The kids aren’t alright

The kids aren’t alright

VUB led Science publication shows how climate change is disproportionally affecting children

International research led by Prof. Wim Thiery of the VUB research group BCLIMATE shows that children are to face disproportionate increases in lifetime extreme event exposure – especially in low-income countries. Under current climate policy, newborns across the globe will on average face seven times more scorching heatwaves during their lives than their grandparents. In addition, they will on average live through 2.6 times more droughts, 2.8 times as many river floods, almost three times as many crop failures, and twice the number of wildfires as people born 60 years ago. “Our results highlight a severe threat to the safety of young generations and call for drastic emission reductions to safeguard their future.” says Thiery, climate scientist at VUB and lead author of the study.

The Fridays for Future movement led by the world’s youth has drastically increased awareness around the importance of climate change mitigation for future generations. Next to school strikes and protest marches, young people are now also suing their governments, for instance for violating their fundamental rights under the United Nations Committee on the Rights of the Child.


First study to bridge climate science and demography

Scientifically, aspects of climate change like droughts or heatwaves are often studied by comparing different time windows or discrete levels of warming. However, this ruling paradigm in climate and impact research has so far not quantified how younger generations will experience a different climate change burden. Current research therefore insufficiently grasps how the climate change burden differs across generations and countries.

Bridging between climate science and demography, the international research team now for the first time quantified lifetime exposure to droughts, heatwaves, crop failures, river floods, tropical cyclones, and wildfires. They computed lifetime exposure for every generation born between 1960 and 2020, and this for every country in the world and for every global warming scenario between today’s 1°C and 3.5°C above pre-industrial. To this end, the team generated an unprecedented collection of climate change impact simulations and combined these with future global temperature trajectories and demographic information on life expectancy, population density, and cohort size.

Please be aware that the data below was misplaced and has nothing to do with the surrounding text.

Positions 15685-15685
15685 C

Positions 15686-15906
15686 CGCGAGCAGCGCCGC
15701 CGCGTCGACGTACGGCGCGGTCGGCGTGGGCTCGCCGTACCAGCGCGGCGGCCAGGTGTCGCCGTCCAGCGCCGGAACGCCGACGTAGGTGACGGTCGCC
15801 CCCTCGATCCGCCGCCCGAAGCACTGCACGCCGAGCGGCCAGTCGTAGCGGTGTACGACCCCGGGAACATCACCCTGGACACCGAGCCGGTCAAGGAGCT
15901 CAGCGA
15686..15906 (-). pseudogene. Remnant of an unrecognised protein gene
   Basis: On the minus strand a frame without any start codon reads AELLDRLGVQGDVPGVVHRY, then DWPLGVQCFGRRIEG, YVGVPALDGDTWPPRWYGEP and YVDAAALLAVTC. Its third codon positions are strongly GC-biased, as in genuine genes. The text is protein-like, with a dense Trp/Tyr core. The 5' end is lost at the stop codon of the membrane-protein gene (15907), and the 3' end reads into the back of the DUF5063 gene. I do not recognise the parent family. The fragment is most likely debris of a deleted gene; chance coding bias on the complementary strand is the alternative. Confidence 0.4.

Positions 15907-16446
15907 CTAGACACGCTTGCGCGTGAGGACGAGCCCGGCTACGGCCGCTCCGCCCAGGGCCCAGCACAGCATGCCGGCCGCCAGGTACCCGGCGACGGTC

The results show that for a 3°C global warming pathway, a 6-year old in 2020 will experience twice as many wildfires and tropical cyclones, 3 times more river floods, 4 times more crop failures, 5 times more droughts, and 36 times more heatwaves relative to a reference person living under pre-industrial climate conditions. Under a 3.5°C warming scenario, children born in 2020 will even experience 44 times more heatwaves.

At and above 1.5°C of warming, lifetime exposure to heatwaves, crop failures, droughts, and river floods for people born after 1980 is unmatched by pre-industrial climate conditions. “This basically means that people younger than 40 today will live an unprecedented life even under the most stringent climate change mitigation scenarios”, says Thiery.


Regional differences

Behind these global numbers hide important regional variations. Young generations in low-income countries will face by far the strongest increases with a more than fivefold increase in overall lifetime extreme event exposure. While 53 million children born in Europe and Central Asia since 2016 will experience about four times more extreme events under current pledges, 172 million children of the same age in sub-Saharan Africa face an almost sixfold increase in lifetime extreme event exposure, and even 50 times more heatwaves. “The combined rapid growth in population and lifetime extreme event exposure highlights a disproportionate climate change burden for young generations in the Global South”, adds Thiery. “And we even have strong reasons to think that our calculations underestimate the actual increases that young people will face”.